Python Scraping Data From the Web Introducing Data Scraping More Soup in the Tureen

Phil Spelman
Phil Spelman
6,664 Points

Just wondering if there's a reason to use a for loop here; I thought soup.find(...) would only get the first result

I wanted to know if there's a specific reason for using a for loop in the example: for button in soup.find(attrs={'class': 'button button--primary'}): print(button)

My understanding was that using soup.find() (vs. soup.find_all()) would only return a single result

Gari Merrifield
Gari Merrifield
9,549 Points

It does seem like overkill, but 'for' will work on a single item array just as well as a multiple item array.

It would make it easier if you later were to convert to a '.find_all()', you wouldn't have to rewrite any code, just add the "_all"...

My two cents worth...

2 Answers

Jason Anders
MOD
Jason Anders
Treehouse Moderator 144,797 Points

Hey Phil,

That's a very good question! I don't understand why a loop was used either. Tagging Ken Alger for further clarification.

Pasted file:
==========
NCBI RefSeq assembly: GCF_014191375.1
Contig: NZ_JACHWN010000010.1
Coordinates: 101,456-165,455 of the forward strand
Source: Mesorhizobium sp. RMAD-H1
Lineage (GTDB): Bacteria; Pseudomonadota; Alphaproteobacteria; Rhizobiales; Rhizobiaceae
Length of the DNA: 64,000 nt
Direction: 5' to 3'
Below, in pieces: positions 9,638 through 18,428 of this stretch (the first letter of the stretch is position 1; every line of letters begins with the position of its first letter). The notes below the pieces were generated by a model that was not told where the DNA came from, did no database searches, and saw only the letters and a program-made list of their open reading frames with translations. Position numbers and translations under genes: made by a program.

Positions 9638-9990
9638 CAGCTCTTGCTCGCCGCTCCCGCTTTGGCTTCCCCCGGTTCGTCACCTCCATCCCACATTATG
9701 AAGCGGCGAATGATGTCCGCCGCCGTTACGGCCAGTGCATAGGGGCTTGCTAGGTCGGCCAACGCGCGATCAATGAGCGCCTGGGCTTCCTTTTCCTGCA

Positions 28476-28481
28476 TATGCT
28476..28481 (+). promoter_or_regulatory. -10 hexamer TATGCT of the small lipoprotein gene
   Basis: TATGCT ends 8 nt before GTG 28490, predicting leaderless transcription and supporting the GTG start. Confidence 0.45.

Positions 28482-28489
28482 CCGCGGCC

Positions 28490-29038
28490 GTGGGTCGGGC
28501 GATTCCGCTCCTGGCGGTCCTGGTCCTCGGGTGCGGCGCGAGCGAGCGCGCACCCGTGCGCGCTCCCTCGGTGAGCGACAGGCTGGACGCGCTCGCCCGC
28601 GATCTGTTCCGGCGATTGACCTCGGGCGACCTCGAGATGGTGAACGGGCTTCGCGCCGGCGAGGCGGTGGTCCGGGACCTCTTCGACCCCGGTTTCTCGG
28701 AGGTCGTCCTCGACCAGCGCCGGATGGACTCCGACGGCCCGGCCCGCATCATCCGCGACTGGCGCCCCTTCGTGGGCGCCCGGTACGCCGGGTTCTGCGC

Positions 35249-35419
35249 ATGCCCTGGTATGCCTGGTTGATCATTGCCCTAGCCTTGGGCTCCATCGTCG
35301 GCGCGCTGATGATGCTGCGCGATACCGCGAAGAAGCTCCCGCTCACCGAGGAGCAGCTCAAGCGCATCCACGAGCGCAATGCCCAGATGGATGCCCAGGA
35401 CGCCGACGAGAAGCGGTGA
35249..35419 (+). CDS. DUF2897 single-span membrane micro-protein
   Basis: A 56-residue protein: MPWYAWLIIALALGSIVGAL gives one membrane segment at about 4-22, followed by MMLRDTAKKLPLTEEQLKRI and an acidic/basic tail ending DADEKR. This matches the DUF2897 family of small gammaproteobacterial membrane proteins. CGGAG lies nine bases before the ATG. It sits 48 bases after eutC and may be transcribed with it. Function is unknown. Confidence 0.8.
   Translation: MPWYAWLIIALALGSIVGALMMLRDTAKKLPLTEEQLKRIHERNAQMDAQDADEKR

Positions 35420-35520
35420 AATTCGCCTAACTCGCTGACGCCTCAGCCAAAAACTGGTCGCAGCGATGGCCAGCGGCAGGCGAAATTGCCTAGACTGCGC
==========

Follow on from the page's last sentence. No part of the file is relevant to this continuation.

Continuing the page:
:) :dizzy:

Alex Koumparos
MOD
Alex Koumparos
Python Web Development Treehouse Moderator 33,475 Points

I think this is a bug in Ken's script, and it's not mere overkill. The behaviour is significantly different. Gari is not quite right when he describes the return value of find. It doesn't return a single item list, it returns a single item:

The only difference is that find_all() returns a list containing the single result, and find() just returns the result.

This means that Ken's for loop is not iterating (once) through a single item list, it is iterating several times through the individual children of that one result (and printing the string representation of the child object). With find_all, it would iterate once through a single item list (printing the string representation of the single element with the class "button button--primary").

Compare these two outputs:

>>> # create a simple demonstration HTML snippet
>>> html = """<div class="my_class">
...  <h1>A heading</h1>
...  <p>A paragraph</p>
...  </div>"""
>>> soup = BeautifulSoup(html, 'html.parser')

>>> for elem in soup.find(class_="my_class"):
...    print("before elem")
...    print(elem)
...    print("after elem")
before elem


after elem
before elem
<h1>A heading</h1>
after elem
before elem


after elem
before elem
<p>A paragraph</p>
after elem
before elem


after elem

>>> for elem in soup.find_all(class_="my_class", limit=1):
...    print("before elem")
...    print(elem)
...    print("after elem")
before elem
<div class="my_class">
<h1>A heading</h1>
<p>A paragraph</p>
</div>
after elem

Hope that is clear.

Cheers,

Alex